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Pain is the Focus of the 2021 Nobel Prize in Medicine

Dec 08, 2021 12:56 pm

The 2021 Nobel Prize in Medicine and Physiology was jointly awarded to Drs. David Julius and Ardem Patapoutian for their discoveries of receptors for temperature and touch. Their work on neural signaling of heat and touch (tactile) relate to many physiologic conditions including chronic pain.

Dr. Ardem Patapoutian is a professor at Scripps Research, La Jolla, California (previously at the University of California, and California Institute of Technology) and is credited for finding the cellular mechanism and the underlying gene (Piezo1) that translates a mechanical force on our skin into an electric nerve signal. This was discovered by poking individual cells with a tiny pipette, where upon his team identified a receptor that responds to pressure, touch and the positioning of body parts.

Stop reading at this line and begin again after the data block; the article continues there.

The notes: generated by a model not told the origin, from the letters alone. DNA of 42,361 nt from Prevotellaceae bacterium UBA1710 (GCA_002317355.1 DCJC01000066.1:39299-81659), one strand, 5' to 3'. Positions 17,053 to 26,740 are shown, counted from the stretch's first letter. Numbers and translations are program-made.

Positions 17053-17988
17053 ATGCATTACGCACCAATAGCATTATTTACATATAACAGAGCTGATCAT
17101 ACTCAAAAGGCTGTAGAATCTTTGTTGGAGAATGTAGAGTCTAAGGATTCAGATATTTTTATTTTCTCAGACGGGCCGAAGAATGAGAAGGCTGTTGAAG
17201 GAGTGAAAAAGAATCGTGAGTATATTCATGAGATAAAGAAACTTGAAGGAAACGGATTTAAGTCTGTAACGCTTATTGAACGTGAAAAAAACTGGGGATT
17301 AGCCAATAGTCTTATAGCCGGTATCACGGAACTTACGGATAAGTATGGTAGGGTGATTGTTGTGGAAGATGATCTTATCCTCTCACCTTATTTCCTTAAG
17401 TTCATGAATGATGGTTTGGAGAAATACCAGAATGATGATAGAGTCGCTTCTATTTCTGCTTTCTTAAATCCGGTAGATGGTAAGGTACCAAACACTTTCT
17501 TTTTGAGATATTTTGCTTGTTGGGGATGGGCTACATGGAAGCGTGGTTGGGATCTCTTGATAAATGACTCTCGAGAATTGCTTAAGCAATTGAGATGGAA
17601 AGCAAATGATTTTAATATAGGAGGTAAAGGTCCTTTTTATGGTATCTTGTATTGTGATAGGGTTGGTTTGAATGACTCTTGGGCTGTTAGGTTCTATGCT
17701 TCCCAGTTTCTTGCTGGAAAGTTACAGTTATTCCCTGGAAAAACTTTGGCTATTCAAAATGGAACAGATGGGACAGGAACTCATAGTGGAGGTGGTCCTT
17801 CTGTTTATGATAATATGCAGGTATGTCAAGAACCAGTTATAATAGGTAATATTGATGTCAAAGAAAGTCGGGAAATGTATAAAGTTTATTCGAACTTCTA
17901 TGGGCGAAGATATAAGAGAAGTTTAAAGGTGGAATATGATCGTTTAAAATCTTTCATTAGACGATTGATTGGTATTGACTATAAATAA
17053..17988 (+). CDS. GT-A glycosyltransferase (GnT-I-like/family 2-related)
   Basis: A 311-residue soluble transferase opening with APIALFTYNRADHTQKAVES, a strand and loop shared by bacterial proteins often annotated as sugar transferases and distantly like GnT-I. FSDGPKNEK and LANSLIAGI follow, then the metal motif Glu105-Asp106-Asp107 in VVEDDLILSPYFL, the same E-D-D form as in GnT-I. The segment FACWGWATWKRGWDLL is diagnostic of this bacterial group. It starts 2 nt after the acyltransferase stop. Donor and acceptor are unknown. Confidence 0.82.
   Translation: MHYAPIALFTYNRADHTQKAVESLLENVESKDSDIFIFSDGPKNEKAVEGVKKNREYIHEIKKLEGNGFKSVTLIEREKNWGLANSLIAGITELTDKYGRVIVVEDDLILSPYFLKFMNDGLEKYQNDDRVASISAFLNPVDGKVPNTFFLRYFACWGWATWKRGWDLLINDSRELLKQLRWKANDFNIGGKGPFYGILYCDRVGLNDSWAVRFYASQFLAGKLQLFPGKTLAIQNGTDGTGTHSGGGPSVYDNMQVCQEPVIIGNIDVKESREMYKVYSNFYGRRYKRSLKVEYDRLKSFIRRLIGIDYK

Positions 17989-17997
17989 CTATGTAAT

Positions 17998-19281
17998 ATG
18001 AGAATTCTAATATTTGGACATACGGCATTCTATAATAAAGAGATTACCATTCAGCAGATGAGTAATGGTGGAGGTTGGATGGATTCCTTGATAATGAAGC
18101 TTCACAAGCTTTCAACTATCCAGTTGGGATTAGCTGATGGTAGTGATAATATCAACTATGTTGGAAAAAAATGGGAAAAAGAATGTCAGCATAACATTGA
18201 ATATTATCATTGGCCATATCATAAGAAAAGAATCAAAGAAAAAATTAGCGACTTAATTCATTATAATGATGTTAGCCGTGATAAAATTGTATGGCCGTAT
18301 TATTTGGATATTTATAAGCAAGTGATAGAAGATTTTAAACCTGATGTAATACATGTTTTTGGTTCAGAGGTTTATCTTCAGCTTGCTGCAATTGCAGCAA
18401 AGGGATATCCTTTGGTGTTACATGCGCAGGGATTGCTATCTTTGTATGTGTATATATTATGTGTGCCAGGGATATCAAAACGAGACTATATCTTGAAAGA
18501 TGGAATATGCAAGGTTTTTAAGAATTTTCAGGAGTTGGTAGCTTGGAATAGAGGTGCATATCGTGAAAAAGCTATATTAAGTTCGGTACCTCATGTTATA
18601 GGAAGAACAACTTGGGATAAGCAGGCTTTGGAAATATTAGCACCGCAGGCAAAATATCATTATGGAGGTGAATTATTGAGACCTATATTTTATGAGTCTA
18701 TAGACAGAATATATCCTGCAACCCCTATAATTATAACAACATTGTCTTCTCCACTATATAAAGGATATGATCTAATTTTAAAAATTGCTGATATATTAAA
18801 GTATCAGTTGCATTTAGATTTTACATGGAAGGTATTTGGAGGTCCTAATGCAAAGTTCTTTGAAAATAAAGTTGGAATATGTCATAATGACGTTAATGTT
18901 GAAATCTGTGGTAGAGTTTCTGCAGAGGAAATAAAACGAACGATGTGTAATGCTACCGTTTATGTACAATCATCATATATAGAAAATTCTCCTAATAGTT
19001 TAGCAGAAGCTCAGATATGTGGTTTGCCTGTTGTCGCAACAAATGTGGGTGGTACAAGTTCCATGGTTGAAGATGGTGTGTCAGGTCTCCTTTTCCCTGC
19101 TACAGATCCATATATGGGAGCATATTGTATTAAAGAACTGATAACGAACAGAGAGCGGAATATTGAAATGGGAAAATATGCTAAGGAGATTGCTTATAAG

Dr. David Julius is a professor of physiology at the University of California, San Francisco, used capsaicin to identify a protein in nerve cells that responds to uncomfortably hot temperatures.  It was thought that this pivotal discovery could be developed into nonopioid drugs for pain, but thus far obstacles have diverted further pharmaceutical involvement.

You can view their novel and interesting nobel prize lecture here. Both speakers are incredibly enlightening about mechanisms of pain and sensation and what this means clinically. 

The author has no conflicts of interest to disclose related to this subject

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